Global Media Ethics -Part 1
What is global media ethics?
Global media ethics aims at developing a comprehensive set of principles and standards for the practice of journalism in an age of global news media. New forms of communication are reshaping the practice of a once parochial craft serving a local, regional or national public. Today, news media use communication technology to gather text, video and images from around the world with unprecedented speed and varying degrees of editorial control. The same technology allows news media to disseminate this information to audiences scattered around the globe.
Despite these global trends, most codes of ethics contain standards for news organizations or associations in specific countries. International associations of journalists exist, and some have constructed declarations of principle. But no global code has been adopted by most major journalism associations and news organizations.
In addition to statements of principle, more work needs to be done on the equally important area of specific, practice guidelines for covering international events. An adequate global journalism ethics has yet to be constructed.
The global media debate
The idea of a global media ethics arises out a larger attempt change, improve or reform the global media system to eliminate inequalities ion media technology and to reduce the control of global media in the hands of minority of Western countries. This attempt to re-structure the media system have been controversial, often being accused of being motivated by an agenda to control media or inhibit a free press. The debate continues today.
Beginning in the 1970s, there was an attempt to establish a “New World Information and Communication Order (NWICO)” prompted by concerns that Western media and its values were threatening the cultural values in non-Western, developing nations. The main players in NWICO were non-aligned nations, UNESCO, and the Sean McBride Commission. The recommendations of the McBride report in 1980, One World, Many Voices, outlined a new global media order. The report was endorsed by UNESCO members. The USA and Great Britain left UNESCO in the early 1980s in opposition to NWICO.
The dream of a set of principles and policies for equitable and responsible dissemination of information worldwide has not died. More recently, the United Nations has held two meetings of a movement called “World Summit on the Information Society.” At a summit in Geneva in December 2003, 175 countries adopted a plan of action and a declaration of principles. A second summit was held in Tunisia in November 2005 which looked at ways to implement the Geneva principles. At the heart of the summits’ concerns was the growth of new online media and the “digital divide” between the Global North and South.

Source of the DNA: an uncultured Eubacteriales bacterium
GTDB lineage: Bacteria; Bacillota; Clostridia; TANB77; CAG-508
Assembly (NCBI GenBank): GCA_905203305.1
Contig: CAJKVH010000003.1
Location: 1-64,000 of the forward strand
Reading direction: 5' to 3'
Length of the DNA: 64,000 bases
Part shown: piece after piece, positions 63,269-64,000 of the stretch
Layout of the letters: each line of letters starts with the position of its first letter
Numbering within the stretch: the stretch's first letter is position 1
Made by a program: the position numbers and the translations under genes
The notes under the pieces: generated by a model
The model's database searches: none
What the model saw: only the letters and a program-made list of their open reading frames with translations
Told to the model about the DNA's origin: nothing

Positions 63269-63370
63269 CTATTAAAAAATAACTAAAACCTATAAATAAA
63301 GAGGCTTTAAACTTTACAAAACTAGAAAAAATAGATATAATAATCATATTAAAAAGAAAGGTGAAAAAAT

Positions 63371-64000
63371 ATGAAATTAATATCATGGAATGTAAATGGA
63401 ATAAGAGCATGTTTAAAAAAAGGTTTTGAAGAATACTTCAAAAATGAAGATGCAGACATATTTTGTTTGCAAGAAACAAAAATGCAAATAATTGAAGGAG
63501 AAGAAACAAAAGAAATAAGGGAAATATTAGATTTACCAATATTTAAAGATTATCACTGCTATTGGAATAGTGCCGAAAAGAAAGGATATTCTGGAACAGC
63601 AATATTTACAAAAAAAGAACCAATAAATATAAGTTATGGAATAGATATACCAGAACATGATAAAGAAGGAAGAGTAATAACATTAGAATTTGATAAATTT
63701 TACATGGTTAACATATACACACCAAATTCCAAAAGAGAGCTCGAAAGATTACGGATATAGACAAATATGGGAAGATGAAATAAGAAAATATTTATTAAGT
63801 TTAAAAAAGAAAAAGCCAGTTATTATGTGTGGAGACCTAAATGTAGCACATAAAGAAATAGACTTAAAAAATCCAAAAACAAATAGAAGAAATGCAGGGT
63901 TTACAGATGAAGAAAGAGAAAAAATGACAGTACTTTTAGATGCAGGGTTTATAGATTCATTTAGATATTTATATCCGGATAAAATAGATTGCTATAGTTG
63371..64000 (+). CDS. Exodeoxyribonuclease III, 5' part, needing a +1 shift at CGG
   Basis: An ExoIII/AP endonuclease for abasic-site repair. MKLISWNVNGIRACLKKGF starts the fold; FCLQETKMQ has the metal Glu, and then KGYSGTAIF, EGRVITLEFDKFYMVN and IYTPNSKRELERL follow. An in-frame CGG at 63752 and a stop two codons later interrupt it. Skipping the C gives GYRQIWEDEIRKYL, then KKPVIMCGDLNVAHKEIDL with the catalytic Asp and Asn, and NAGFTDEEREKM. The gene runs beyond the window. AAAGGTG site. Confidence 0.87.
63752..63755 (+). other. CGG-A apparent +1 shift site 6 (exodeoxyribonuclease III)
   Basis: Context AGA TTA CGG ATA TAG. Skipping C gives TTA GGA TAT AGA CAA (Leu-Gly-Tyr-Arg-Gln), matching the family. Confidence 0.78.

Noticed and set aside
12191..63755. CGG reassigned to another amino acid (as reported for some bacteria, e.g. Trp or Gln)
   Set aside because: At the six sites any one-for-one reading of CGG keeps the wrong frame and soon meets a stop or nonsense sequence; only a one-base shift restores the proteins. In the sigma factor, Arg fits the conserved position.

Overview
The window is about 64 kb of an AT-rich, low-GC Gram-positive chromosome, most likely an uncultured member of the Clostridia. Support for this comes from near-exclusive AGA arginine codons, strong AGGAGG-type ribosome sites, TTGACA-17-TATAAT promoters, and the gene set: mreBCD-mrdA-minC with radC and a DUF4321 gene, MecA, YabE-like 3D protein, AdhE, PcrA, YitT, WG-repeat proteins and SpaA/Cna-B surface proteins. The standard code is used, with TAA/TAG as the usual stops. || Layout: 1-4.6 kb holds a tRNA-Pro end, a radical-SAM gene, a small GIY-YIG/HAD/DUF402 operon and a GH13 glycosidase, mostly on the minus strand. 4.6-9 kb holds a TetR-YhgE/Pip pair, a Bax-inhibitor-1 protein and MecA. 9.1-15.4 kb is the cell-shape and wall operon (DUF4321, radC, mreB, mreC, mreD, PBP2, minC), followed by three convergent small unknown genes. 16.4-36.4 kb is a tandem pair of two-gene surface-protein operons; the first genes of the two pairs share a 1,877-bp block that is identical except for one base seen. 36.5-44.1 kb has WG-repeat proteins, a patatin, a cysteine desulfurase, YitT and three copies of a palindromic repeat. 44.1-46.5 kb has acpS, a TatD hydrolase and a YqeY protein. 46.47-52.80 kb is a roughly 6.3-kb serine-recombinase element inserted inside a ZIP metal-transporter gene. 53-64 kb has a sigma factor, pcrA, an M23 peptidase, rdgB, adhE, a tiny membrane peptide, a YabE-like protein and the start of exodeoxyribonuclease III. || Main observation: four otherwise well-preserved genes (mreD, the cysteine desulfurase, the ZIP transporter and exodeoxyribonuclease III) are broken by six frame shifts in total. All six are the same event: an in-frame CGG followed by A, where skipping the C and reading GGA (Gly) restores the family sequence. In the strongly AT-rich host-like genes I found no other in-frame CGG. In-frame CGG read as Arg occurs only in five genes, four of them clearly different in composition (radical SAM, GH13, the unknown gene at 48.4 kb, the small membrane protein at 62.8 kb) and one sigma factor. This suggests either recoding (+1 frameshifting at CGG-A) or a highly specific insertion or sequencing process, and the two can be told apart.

On the history of the NWICO debate, see Gerbner, G. & Mowlana, H. & Nordenstreng, K., eds., The Global Media Debate. Norwood, NJ: Ablex Publishing, 1999.
The attempt to reform the global media system is much wider in scope than an attempt to construct a global media ethics. The former looks at what norms should guide media practitioners when they face difficult decisions on what to report. The latter goes beyond ethical reflections to include the economics, politics, and technology of media.
Why a global ethics?
There are at least two reasons:
(1) Practical: a non-global ethic is no longer able to adequately address the new problems that face global journalism, and
(2) Ethical: new global responsibilities come with global impact and reach.
News media now inhabit a radically pluralistic, global community where the impact of their reports can have far-reaching effects — good or bad. News reports, via satellite or the Internet, reach people around the world and influence the actions of governments, militaries, humanitarian agencies and warring ethnic groups. A responsible global ethic is needed in a world where news media bring together a plurality of different religions, traditions and ethnic groups.
One responsibility is to report issues and events in a way that reflects this global plurality of views; to practice a journalism that helps different groups understand each other better. Reports should be accurate, balanced and diverse, as judged from an international perspective. A biased and parochial journalism can wreak havoc in a tightly linked global world. Unless reported properly, North American readers may fail to understand the causes of violence in Middle East, or a famine in Africa. Biased reports may incite ethnic groups in a region to attack each other. A narrow-minded, patriotic news media can stampede populations into war. Moreover, journalism with a global perspective is needed to help citizens understand the daunting global problems of poverty, environmental degradation, technological inequalities and political instability.
For a systematic study of global media (and journalism) ethics, see Stephen J. A. Ward,Global Journalism Ethics (in bibliography below).
New stage in journalism ethics
Since the birth of modern journalism in the 17th century, journalism has gradually broaden the scope of the people that it claims to serve — from factions to specific social classes to the public of nations. The journalistic principle of “serving the public interest” has been understood, tacitly or explicitly, as serving one’s own public, social class or nation. The other principles of objectivity, impartiality and editorial independence were limited by this parochial understanding of who journalism serves. For example, “impartiality” meant being impartial in one’s coverage of rival groups within one’s society, but not necessarily being impartial to groups outside one’s national boundaries.